Which seats did the Democrats hope to pick off?

They started 2020 with a handful of vulnerable Republican incumbents in their sights, including unpopular Trump ally Thom Tillis in North Carolina and the famously mealy-mouthed Susan Collins in Maine. As polls showed Republicans’ fortunes fading on the back of Trump’s disastrous Covid response, Democrats widened their net, eyeing seats in South Carolina, Iowa, Montana, Georgia and even Texas.

With their electoral map continuing to expand, Democrats dared to dream of a future with both legislative and executive branches under their control – Senate, House and presidency.

So what happened? 

The problem with big dreams is that it hurts that much more when they don’t come true. Republicans’ unexpectedly strong showing this week not only dashed Democrats’ hope of a Biden landslide, but also to a Senate no longer under the control of the smirking, cynical Mitch McConnell. Despite record-shattering small-dollar fundraising – much of it from Democrats furious about Coney Barrett’s last-minute appointment to Ruth Bader Ginsburg’s Supreme Court seat – Democrats failed to make the gains the polls had suggested were theirs for the taking.

In South Carolina, Jaime Harrison spent more than US$130 million failing to unseat never-Trumper turned Trump-toady Lindsey Graham; in North Carolina, a late-breaking PG-rated sex scandal appears to have put paid to Cal Cunningham’s hopes of replacing Thom Tillis (though this race is still yet to be called). Most shockingly, in Maine, Susan Collins defied months of disastrous polls to retain her seat.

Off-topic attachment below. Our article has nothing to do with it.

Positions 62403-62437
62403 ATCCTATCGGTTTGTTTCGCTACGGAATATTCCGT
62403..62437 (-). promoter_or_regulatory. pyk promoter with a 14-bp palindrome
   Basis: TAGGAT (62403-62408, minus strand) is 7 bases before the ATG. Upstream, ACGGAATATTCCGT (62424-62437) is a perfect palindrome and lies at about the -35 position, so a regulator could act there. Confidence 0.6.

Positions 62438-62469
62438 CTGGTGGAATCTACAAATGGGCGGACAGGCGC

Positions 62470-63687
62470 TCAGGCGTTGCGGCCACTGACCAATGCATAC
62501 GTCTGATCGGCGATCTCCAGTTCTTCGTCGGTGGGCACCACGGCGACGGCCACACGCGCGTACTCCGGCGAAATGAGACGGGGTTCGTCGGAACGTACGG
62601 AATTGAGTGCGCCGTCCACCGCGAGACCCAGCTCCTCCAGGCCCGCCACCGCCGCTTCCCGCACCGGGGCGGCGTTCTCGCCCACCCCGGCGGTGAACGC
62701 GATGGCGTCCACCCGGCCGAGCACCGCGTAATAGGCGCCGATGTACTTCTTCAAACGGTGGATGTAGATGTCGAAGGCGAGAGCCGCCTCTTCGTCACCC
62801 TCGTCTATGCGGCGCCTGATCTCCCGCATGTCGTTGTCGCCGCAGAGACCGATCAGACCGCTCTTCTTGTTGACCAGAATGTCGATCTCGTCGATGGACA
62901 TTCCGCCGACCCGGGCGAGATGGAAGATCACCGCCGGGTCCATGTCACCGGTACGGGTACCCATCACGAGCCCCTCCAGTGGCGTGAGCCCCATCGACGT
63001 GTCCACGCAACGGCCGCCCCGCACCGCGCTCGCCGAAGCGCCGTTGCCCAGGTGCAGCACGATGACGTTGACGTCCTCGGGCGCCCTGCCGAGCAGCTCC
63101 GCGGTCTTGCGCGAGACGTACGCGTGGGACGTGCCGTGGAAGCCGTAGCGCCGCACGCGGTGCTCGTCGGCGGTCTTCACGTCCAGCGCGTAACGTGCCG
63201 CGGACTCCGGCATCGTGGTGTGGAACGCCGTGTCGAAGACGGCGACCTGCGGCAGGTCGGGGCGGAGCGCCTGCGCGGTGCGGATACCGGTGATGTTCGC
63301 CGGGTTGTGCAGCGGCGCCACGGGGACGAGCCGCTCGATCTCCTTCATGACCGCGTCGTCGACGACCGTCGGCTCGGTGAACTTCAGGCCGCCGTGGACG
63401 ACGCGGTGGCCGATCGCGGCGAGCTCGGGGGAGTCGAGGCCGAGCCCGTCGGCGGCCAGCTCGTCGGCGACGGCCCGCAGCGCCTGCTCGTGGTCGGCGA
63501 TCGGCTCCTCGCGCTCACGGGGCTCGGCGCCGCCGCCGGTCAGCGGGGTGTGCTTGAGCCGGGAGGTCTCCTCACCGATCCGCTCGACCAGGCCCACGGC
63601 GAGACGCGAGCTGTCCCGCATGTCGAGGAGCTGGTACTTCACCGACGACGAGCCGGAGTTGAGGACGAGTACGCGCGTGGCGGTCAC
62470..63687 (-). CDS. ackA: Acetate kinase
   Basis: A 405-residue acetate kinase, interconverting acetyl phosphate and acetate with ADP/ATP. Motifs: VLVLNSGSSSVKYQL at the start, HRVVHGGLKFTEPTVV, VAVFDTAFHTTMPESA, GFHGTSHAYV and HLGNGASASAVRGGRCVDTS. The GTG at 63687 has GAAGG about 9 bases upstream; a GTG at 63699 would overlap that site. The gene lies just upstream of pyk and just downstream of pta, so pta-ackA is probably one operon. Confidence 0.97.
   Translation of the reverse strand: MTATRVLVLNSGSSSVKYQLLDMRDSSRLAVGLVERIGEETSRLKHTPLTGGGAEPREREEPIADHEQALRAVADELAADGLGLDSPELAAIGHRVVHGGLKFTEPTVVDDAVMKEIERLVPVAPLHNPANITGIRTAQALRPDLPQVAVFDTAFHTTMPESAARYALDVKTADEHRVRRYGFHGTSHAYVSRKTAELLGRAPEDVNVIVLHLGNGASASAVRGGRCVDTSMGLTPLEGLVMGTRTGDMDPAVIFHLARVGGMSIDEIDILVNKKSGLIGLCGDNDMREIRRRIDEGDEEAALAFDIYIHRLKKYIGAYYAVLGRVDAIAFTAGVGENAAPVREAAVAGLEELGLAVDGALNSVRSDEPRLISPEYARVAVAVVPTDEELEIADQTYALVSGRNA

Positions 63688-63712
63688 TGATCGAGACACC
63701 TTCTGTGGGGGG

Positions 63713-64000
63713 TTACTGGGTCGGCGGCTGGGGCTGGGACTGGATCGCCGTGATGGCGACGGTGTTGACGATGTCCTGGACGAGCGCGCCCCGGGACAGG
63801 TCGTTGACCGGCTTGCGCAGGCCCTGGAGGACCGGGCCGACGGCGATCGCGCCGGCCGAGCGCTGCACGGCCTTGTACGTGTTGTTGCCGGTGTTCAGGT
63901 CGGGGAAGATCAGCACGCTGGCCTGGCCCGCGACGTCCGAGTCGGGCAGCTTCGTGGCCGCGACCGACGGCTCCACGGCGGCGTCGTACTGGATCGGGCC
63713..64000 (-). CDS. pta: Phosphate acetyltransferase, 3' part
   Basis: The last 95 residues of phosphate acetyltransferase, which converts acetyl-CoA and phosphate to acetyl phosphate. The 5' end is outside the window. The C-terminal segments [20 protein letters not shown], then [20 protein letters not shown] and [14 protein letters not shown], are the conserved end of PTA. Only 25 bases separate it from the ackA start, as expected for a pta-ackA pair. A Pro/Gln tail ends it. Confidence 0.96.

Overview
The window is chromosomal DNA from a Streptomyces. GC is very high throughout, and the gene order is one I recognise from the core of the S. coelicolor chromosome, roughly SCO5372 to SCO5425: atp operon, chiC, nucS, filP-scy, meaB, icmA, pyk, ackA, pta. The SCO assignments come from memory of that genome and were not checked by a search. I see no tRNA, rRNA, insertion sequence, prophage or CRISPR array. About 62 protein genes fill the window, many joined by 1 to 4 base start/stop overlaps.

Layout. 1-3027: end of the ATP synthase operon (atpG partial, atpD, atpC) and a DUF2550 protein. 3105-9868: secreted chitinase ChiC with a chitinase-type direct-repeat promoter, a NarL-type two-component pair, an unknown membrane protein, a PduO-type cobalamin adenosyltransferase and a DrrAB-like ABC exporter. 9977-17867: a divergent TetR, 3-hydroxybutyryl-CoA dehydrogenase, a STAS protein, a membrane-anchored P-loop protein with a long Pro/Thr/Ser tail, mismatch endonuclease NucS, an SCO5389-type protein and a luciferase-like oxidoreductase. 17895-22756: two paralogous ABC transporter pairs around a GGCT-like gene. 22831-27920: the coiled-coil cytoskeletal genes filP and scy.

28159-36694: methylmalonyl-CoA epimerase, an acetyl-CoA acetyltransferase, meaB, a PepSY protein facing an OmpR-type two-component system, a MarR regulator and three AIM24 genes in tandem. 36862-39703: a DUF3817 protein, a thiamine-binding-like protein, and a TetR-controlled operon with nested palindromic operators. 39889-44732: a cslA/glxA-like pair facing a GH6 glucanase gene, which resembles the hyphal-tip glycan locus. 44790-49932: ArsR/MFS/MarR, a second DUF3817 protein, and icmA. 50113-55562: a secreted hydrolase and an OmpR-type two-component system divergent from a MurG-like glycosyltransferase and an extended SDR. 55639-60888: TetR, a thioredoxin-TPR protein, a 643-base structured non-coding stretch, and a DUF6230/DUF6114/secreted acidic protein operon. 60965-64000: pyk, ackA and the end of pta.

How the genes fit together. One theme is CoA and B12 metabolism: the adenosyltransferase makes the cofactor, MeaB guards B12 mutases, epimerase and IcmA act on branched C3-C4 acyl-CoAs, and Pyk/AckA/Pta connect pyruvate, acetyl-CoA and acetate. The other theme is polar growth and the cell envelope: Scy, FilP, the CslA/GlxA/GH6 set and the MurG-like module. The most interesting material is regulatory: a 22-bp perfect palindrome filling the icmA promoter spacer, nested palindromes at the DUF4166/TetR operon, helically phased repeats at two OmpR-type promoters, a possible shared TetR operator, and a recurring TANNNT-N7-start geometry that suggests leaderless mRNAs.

Democrats did make two pick-ups. In Arizona, Republican Martha McSally, appointed to John McCain’s seat after his death in 2018, lost to former astronaut Mark Kelly; in Colorado, popular former governor John Hickenlooper easily beat incumbent Cory Gardener. But with Doug Jones failing to hold onto his seat in deeply conservative Alabama, the Democrats ended the night with a net gain of one, and Mitch McConnell lived to smirk another day.

So that’s that, then?

Well, not quite. An unusual sequence of events has provided the Democrats with a hail mary in the state of Georgia where, due to a vacated seat, there were two Senate races this week: the regularly scheduled contest between Republican incumbent David Perdue and boy-wonder challenger Jon Ossoff, plus a special election, where Republican Kelly Loeffler ran against an open field including Democrat Raphael Warnock. Under Georgia state law, a Senate candidate needs to achieve 50% of the vote to win. In both races, that appears not to have transpired, meaning Perdue and Ossoff, and Loeffler and Warnock, are likely heading for runoff elections in January.

Wins by both Ossoff and Warnock would give the Democrats 50 seats – and that’s enough for control, since Kamala Harris’s vice-presidential powers include the ability to break a Senate tie. With control of the Senate in the balance, these are set to be two of the biggest, ugliest, and most expensive Senate races in US history.